Updated: Mar 12, 2020
Wannabe. Fraud. Elizabeth Warren. Fake Indian?
These were the whispers that echoed against me by people hiding behind a computer screen who know nothing about me. They have never met me or my family. They don't know anything about my family's genealogy and history.
First off, if you are at all new to the indigenous culture, you should know that it's every Native’s favorite insult to say someone else is not Native. It also seems to be the favorite insult of non-Natives to give someone they don't like who is claiming Native heritage. Insanely enough, I have even known near full-blooded cousins who got mad at each other and began saying the other one wasn't Native. These critics and strangers always seem to scream the loudest, like the toddler pitching a temper tantrum in the store. You know - the one who you want to ignore, but after a while, it just begins to grate on your nerves. This Bible verse captures what I often felt.
Psalm 43:1 Vindicate me, O Creator, and plead my case against an ungodly gentile; O deliver me from the deceitful and unjust man!
But sometimes persecution can inspire, and that is just what it did - to my loving husband - who chronicled and researched my family history. To any casual observer, it is evident that both of my grandparents on my father's side were Native. But where was the paper proof? He was determined to find it. Most of my family lived in Georgia. Georgia was the home of the original Cherokee Phoenix newspaper, and many famous Cherokees - James Vann (a great leader of the Cherokee people), John Ross (the principal Chief during the removal), Major Ridge and his son, John Ridge, Elias Boudinot, Nancy Ward, Sequoyah (George Guess), Six Killer. They were all Cherokee from Georgia. The famous Vann House still stands.
The Trail of Tears took its toll on the Cherokee, Muscogee Creek, Choctaw, and Seminoles but there were many who fled or stayed behind denying their Native heritage by claiming they were “Black Irish or Black Dutch." This identity emerged after the removal and is a nonexistent ethnicity that explained away the dark hair, dark skin and dark eyes of an individual.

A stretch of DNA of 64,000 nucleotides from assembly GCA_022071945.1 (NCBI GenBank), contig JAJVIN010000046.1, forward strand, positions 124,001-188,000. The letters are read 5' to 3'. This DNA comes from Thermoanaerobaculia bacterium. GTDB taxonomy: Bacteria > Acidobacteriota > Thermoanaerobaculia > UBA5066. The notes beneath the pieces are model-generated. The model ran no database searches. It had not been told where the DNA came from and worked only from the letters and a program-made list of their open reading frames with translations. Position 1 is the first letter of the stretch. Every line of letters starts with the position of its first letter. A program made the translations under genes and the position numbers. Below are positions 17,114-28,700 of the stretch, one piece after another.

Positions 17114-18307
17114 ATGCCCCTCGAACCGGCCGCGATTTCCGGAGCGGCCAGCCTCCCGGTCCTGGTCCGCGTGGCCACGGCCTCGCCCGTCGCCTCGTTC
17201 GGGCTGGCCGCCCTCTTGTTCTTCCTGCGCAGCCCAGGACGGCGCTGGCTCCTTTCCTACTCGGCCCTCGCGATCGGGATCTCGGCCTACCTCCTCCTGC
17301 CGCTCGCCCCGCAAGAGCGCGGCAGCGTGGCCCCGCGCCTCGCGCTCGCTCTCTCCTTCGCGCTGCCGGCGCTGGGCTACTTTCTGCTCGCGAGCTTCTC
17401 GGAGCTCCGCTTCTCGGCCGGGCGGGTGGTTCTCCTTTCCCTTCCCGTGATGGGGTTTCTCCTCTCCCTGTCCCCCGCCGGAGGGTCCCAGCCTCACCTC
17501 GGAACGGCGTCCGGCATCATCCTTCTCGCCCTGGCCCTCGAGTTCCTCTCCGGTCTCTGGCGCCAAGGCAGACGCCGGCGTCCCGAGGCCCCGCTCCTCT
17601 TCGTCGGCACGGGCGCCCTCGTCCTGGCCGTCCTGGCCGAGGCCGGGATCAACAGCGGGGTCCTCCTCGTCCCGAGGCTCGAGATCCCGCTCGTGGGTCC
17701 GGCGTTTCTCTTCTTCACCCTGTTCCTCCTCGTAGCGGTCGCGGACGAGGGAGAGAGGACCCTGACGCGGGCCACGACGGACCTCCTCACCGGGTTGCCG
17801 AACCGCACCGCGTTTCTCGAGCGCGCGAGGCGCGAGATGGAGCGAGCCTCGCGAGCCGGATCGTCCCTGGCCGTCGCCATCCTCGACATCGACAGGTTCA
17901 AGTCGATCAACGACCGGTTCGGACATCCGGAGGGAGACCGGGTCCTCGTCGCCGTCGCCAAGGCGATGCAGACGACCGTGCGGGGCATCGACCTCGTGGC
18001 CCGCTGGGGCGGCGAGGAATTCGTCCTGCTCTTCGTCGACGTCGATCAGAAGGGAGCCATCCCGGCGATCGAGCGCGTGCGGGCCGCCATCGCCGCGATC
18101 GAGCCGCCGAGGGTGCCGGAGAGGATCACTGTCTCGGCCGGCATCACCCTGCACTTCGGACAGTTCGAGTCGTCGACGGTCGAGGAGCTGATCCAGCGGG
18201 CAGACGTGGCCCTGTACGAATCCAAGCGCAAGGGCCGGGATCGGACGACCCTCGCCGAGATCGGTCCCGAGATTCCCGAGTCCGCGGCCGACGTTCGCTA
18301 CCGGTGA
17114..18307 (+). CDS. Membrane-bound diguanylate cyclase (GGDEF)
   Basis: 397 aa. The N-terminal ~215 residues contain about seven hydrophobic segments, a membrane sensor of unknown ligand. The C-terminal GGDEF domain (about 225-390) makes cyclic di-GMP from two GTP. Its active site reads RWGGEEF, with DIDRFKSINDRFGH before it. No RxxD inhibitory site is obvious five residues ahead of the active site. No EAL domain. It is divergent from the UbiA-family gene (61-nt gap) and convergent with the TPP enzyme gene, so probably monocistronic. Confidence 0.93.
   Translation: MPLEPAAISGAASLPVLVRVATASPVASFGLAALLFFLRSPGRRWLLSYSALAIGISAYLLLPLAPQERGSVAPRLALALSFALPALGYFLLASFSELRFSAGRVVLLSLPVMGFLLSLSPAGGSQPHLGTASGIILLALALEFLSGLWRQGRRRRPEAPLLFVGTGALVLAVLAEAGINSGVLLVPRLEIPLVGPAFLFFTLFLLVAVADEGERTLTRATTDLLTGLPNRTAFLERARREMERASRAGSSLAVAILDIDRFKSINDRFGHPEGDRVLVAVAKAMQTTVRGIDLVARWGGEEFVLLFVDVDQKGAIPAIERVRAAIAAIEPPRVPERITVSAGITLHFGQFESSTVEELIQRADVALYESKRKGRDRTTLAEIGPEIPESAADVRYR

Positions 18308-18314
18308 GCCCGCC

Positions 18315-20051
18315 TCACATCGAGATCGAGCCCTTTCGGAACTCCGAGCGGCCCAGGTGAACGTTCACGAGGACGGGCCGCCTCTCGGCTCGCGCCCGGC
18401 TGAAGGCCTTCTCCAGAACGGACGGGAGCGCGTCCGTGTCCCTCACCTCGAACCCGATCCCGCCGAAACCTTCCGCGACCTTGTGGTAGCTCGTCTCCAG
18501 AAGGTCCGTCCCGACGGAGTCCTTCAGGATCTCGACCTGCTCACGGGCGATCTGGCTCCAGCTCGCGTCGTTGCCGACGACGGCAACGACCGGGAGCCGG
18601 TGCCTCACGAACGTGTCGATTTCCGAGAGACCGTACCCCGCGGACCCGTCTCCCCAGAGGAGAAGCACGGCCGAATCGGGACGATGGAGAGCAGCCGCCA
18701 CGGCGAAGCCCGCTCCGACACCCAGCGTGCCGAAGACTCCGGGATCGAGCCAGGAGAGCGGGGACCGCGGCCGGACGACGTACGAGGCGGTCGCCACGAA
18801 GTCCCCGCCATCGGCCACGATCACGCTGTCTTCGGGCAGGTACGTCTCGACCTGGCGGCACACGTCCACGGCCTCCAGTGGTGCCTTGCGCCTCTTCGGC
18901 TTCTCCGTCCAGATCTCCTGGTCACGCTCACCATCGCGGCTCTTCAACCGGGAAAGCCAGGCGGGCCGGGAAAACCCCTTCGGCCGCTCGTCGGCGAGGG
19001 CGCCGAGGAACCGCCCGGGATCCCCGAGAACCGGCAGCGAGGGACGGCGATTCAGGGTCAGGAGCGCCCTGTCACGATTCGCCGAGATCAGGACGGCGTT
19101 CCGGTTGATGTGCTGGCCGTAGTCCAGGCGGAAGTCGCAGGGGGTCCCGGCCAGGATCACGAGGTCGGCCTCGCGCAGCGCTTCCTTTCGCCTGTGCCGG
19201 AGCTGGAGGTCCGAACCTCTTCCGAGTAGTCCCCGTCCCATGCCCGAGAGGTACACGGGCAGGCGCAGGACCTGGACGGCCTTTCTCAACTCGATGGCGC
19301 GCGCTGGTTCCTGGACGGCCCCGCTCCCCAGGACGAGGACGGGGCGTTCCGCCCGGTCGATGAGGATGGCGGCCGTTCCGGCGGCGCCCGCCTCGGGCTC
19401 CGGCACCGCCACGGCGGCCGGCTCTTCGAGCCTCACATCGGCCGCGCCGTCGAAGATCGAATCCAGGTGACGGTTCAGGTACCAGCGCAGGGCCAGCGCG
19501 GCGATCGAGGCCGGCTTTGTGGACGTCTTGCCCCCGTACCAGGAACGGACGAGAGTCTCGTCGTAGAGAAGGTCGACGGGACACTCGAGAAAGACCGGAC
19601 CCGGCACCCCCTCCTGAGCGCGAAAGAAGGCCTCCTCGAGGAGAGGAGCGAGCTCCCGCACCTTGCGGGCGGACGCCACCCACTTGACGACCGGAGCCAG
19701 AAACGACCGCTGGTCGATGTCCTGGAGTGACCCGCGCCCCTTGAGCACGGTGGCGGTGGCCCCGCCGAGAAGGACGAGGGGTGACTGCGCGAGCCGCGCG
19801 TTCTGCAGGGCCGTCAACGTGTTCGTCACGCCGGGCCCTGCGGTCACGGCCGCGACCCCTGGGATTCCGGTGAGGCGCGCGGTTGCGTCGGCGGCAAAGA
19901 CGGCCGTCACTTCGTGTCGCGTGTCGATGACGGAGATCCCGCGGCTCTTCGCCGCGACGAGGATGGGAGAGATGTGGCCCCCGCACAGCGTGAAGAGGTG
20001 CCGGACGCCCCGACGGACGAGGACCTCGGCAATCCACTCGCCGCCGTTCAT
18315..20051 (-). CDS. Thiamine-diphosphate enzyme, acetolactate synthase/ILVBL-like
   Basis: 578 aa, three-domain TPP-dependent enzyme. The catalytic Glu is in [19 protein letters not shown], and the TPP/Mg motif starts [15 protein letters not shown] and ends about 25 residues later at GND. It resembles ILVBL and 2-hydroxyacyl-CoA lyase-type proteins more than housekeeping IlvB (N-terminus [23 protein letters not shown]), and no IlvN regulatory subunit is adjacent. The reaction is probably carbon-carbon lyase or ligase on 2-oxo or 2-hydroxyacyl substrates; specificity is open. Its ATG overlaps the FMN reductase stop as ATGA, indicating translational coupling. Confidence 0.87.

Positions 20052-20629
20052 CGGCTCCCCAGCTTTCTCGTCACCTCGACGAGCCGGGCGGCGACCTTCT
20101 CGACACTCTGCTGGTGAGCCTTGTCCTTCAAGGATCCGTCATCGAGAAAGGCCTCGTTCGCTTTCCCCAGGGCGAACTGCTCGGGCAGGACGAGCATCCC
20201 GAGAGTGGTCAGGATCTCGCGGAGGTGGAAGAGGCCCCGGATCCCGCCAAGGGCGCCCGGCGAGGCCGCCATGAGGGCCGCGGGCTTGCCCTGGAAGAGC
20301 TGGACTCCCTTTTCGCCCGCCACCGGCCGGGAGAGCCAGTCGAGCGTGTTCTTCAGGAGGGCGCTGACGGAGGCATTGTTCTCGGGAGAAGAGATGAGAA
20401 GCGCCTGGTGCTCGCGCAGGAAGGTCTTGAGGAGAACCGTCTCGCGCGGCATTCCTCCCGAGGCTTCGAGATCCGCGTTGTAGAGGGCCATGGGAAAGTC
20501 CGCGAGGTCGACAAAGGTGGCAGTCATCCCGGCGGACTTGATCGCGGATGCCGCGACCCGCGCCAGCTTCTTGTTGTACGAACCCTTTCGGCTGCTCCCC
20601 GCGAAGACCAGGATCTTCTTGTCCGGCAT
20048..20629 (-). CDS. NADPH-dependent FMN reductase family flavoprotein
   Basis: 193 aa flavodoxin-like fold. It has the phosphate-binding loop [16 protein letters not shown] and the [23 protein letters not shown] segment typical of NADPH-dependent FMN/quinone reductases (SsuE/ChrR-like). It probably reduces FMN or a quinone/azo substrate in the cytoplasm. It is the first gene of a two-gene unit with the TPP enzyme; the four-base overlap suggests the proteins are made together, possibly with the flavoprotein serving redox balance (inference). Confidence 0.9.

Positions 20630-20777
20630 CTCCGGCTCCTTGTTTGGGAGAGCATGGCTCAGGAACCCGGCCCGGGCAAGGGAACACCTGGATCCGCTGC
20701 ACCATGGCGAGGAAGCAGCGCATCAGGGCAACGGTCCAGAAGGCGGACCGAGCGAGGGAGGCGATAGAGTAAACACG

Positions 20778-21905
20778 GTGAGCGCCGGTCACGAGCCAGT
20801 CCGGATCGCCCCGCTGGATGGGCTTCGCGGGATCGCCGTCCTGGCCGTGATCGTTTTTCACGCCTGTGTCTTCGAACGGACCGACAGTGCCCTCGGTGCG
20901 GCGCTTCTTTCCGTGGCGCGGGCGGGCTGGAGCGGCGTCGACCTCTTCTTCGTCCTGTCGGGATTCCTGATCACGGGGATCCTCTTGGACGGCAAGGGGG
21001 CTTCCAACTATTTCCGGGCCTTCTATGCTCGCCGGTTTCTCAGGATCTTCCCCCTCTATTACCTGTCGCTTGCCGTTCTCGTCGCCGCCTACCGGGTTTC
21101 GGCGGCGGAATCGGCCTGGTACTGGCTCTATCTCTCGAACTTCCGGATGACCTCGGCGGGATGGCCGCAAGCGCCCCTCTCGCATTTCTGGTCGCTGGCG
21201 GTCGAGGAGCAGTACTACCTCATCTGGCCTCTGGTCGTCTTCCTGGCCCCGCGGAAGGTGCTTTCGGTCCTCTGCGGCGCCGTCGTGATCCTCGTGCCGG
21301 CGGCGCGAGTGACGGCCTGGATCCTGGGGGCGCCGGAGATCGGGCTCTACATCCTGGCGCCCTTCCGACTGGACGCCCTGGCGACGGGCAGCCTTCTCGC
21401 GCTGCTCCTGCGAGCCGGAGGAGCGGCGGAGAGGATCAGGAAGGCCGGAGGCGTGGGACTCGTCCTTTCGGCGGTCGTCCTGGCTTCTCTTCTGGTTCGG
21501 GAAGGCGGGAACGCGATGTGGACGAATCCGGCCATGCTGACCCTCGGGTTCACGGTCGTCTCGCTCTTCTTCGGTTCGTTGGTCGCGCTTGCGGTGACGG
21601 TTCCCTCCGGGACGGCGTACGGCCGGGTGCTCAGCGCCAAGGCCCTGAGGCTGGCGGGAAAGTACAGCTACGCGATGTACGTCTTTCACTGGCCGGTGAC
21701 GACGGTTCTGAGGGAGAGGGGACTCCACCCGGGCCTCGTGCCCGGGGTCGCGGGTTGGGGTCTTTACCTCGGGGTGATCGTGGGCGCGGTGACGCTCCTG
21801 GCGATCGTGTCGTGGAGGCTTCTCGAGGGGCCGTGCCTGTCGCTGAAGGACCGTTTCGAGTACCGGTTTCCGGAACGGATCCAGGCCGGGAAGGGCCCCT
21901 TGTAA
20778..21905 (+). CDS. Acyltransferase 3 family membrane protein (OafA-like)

This fabricated identity was simply a method of survival but many kept the Native traditions, culture, and memories alive by passing down the stories in the family, while others did not in order to keep their children or grandchildren safe. The Chapman Rolls listed Cherokee who stayed in the east and was a foundational document for the Guion Miller Rolls. More Cherokees who remained appear approximately 30 years after the Trail of Tears where we find records of full-blooded Cherokee fighting in their own divisions in the Confederate Army and being the last Confederate units to surrender.
This collective written Cherokee history is still carried in the oral traditions of families throughout the southeast. Since my earliest memories, grandma was happy to tell me that she was Indian. Grandpa - well, that's another story. Grandpa would be quick to tell you that he was part Irish. Who isn't? When questioned about the other part, he would walk away and mumble something under his breath, denying full knowledge to the answer to my question.
"I was always puzzled, thinking that Grandpa was the darkest Irishman that I had ever seen. He also never sunburned, which I thought all good Irishmen knew how to do." ~ Dr. Laralyn RiverWind
One particularly curious exchange when grandma was talking to me about her heritage included a tag line aimed like an arrow at grandpa. "Well, I'm not afraid to say that I'm Indian…" followed quickly with blow darts from her black, almond-shaped eyes. Straight to my grandfather, who promptly and silently turned on his heel and made a beeline for the closest exit.
Grandpa was the best provider off of the land that I have ever known. He knew how to make the ancient, stone fish traps in the rivers; he and my uncle could bring home 100 fish in a day (pole fishing in a lake); he could put his hands in the earth and it would yield its bounty like no one else I've known. On his last hunting trip at age 83, he brought out five deer and one wild turkey in a single day. I grew up on grandpa's venison and watched him make fire the old way with a bow drill.
He enjoyed hunting on the Immokalee Seminole reservation. I considered him to be the best hunter, fisher, trapper, and farmer I have ever known. He learned from his uncle which is the traditional way. The land was made for him, and he was made for the land. He was a decorated WWII veteran, a warrior, and a pillar of our family. When visiting with close friends and older family in Americus, Ga one day we were told about grandpa and our family; "Everyone here knows you all were Indians."